What can be done about the abuse of family members by caregivers? I was blindsided by a caregiver who I suspected of drinking on the job.

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She called Dad's Hospice provider and APS on me, and I wasn't even in the home. I find the fraud, and manipulation of care givers to be overwhelming. I moved Dad, but meetings wer held without my knowledge or presence and reports filed about me that I just found out about. What would it take to form a non-profit advocacy program to provide support for family members who are goint it alone, and have no form of support or protection against this kind of abuse.

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Always get second opinions when someone tells you funds are protected from Medicaid. They will usually allow a certain amount for funerals, but Medicaid will give you a list, as SS said. An estate attorney should know, but you need to make sure they know their laws. Get references.

Does anyone now what kind of funds Medicaid wont touch in the state of New York?
Dear Jander, we share your shock and dismay! Sounds like it's time for a little undercover work of your own. Do a background check on this person, and you may find similar skeletons lurking in their past. Cover yourself in all areas. Be careful of your communications and contact with said "caregiver," and get your Physician's support and help. While we don't know the particulars, we support you in spirit. I'm praying for your situation. Let us know how it all works out.

Dear roxlang, we secured a funeral contract for our parents. There are other ways, as well. Have you contacted an Elder Law Attorney? Be careful who you trust, and get second opinions. I did it all for my parents, without an attorney, by paying off past debt. You can talk to Medicaid themselves, and they can supply you with a list of guidelines.
Tell her to leave. Report her behavior to her employer. Do not pay for services under which she was contracted to do.
That sounds wonderful, however, not realistic. The group homes as well as corporate facilitis recieve a hefty deposit ranging from $1,000 to a full month rent, which could be as high as $8,000. The employer refused to speak with me, and called my Hospice provider telling them that I had caused an upset and tried to remove Dad that night. As it now stands, I did move Dad to another facility, but left my deposit on the table, which the owner is refusing to return, because I did not give 30 day notice. I only found out about them attempting to move Dad that night, by contacting Hospice and getting a copy of the notes relating to Dad. The owner of the home has refused to provide a copy of the "incident" report to me, or any care giver notes from the date of the alleged incident. The group homes and corporate facilities have been covering their ass..ets, much longer than I have been trying to get to the truth, and have mastered the art of deflecting responsibility.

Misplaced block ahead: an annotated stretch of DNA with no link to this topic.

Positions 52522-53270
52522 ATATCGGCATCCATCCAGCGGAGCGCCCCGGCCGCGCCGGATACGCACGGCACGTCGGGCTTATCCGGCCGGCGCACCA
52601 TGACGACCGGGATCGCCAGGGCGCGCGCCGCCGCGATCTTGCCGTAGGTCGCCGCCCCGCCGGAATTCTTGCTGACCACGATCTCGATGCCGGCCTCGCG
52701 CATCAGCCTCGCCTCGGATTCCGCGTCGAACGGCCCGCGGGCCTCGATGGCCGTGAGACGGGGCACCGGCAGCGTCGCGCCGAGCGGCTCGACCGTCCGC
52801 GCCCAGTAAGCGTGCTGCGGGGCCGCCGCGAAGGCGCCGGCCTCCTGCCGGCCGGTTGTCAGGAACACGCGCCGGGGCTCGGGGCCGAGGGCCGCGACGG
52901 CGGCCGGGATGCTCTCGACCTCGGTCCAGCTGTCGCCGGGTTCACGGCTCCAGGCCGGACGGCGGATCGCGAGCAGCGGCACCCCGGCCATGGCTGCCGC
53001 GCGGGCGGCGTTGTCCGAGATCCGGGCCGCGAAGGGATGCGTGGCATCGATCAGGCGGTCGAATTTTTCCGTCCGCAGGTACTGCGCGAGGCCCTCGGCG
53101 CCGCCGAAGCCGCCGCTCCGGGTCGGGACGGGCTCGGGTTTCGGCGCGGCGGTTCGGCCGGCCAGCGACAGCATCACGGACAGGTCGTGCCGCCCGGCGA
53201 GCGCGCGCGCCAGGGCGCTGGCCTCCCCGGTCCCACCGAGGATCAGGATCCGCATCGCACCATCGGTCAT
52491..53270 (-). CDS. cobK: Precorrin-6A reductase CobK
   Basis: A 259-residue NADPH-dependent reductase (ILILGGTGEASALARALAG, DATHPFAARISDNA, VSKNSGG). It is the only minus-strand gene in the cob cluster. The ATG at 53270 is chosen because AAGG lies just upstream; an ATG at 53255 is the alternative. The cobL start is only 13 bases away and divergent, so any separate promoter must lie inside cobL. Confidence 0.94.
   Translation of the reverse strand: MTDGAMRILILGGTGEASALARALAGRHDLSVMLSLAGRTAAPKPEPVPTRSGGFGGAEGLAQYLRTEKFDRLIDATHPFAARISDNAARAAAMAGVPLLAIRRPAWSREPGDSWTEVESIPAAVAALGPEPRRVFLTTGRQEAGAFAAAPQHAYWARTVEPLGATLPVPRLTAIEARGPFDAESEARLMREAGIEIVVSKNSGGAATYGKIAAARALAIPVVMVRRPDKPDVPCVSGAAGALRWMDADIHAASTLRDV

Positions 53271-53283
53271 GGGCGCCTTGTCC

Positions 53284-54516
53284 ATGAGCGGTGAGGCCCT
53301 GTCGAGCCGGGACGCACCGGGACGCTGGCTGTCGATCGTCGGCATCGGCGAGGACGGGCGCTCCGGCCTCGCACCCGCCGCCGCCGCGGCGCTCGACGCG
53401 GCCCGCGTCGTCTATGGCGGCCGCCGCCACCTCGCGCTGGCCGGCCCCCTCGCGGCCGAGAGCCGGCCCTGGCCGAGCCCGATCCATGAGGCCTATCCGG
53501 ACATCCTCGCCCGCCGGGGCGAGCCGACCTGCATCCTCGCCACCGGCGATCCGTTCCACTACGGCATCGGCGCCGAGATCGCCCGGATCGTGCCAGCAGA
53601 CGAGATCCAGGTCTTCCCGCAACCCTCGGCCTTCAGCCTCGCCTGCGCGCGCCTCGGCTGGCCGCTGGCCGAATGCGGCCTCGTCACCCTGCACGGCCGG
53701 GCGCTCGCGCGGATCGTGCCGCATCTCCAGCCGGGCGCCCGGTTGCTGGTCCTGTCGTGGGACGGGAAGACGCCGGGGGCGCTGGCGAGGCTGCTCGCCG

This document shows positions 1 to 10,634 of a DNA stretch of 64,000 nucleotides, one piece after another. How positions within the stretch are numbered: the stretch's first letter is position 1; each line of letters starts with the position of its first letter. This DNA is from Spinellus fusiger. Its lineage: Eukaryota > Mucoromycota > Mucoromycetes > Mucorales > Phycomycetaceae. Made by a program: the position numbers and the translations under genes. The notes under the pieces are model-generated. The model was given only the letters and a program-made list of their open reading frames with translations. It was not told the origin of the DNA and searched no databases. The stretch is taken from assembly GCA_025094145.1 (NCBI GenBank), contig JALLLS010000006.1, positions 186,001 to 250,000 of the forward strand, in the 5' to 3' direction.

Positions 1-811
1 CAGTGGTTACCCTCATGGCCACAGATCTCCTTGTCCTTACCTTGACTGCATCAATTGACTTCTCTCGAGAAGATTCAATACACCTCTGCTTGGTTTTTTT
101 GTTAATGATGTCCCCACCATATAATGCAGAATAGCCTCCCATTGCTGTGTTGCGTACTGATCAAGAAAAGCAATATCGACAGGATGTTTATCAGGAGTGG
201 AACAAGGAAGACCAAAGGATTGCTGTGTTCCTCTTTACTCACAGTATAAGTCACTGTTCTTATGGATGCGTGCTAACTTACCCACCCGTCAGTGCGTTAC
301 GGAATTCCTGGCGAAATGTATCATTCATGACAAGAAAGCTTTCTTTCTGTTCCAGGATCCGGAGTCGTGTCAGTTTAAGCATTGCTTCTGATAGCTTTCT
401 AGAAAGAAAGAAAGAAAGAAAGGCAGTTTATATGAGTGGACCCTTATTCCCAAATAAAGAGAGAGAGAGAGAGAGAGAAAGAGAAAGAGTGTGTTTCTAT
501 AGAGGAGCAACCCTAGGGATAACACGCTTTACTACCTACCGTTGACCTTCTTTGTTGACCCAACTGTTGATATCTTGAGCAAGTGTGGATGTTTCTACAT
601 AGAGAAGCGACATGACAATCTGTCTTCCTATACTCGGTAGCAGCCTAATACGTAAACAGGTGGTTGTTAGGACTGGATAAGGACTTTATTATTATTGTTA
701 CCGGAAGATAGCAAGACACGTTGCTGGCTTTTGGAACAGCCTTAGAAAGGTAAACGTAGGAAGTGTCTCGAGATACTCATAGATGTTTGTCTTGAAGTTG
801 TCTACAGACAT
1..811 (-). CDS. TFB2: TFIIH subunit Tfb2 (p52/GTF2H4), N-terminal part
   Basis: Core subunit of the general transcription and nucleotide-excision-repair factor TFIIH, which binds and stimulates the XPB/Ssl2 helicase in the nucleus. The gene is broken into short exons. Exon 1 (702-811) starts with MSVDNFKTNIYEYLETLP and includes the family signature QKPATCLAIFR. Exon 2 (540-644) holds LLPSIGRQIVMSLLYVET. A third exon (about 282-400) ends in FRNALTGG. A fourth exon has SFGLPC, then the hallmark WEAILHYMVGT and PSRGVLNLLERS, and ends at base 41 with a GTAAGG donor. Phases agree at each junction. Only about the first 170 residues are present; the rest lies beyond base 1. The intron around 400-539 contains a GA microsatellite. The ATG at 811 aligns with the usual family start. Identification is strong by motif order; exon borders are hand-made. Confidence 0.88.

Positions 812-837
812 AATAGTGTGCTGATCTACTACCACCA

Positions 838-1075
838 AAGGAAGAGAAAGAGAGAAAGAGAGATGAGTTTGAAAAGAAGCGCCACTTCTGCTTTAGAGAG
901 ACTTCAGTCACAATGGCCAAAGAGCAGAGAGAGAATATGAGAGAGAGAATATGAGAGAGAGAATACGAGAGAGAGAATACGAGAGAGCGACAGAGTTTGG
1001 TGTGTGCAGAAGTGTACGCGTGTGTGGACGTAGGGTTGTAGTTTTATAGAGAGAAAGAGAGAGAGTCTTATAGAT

Dear Jander, so sorry to hear you had to find out the hard way. What a grievous situation. Don't suppose it's worth a legal battle, unless you have to defend yourself... (Can you access free Senior legal services for Dad? Many counties have them...) Are you Dad's legal Guardian? They couldn't refuse your request, then. What's your next step? How are you and your Dad doing? Praying God provide another open door for you. You take care!
I have already spent over $200.000.00 on legal fees. Yes I am Dad's legal guardian, but no one cares. They still refuse. I could certainly get the court to make them comply, but they would simply rewrite the notes by that time. This is all about covering up care giver abuse and neglect.
I relocated Dad to another group home and he seems contented. He asked me to please not make him go back to the former home. He stated they watched me every move I mace, they didn;t like me, and would not let me talk to you on the phone. He said they always talked about you when you left. The home he is in now is happy and light.

I have learned that attorneys are expensive and really have no control except by going to court which has proven to be cost prohibitive. That's why we as adult children must advoicate for our parents. The system is more experienced in fraud, and deceit, and have many "games" they run on family members who know too much. I had one director in a former facility state to me "Let the games begin" I now understand what she was referring to. I am writing a book on my personal experiences that hopefully will open eyes to the neglect and abuse that our parents go through in their senior years.

Thanks so much.

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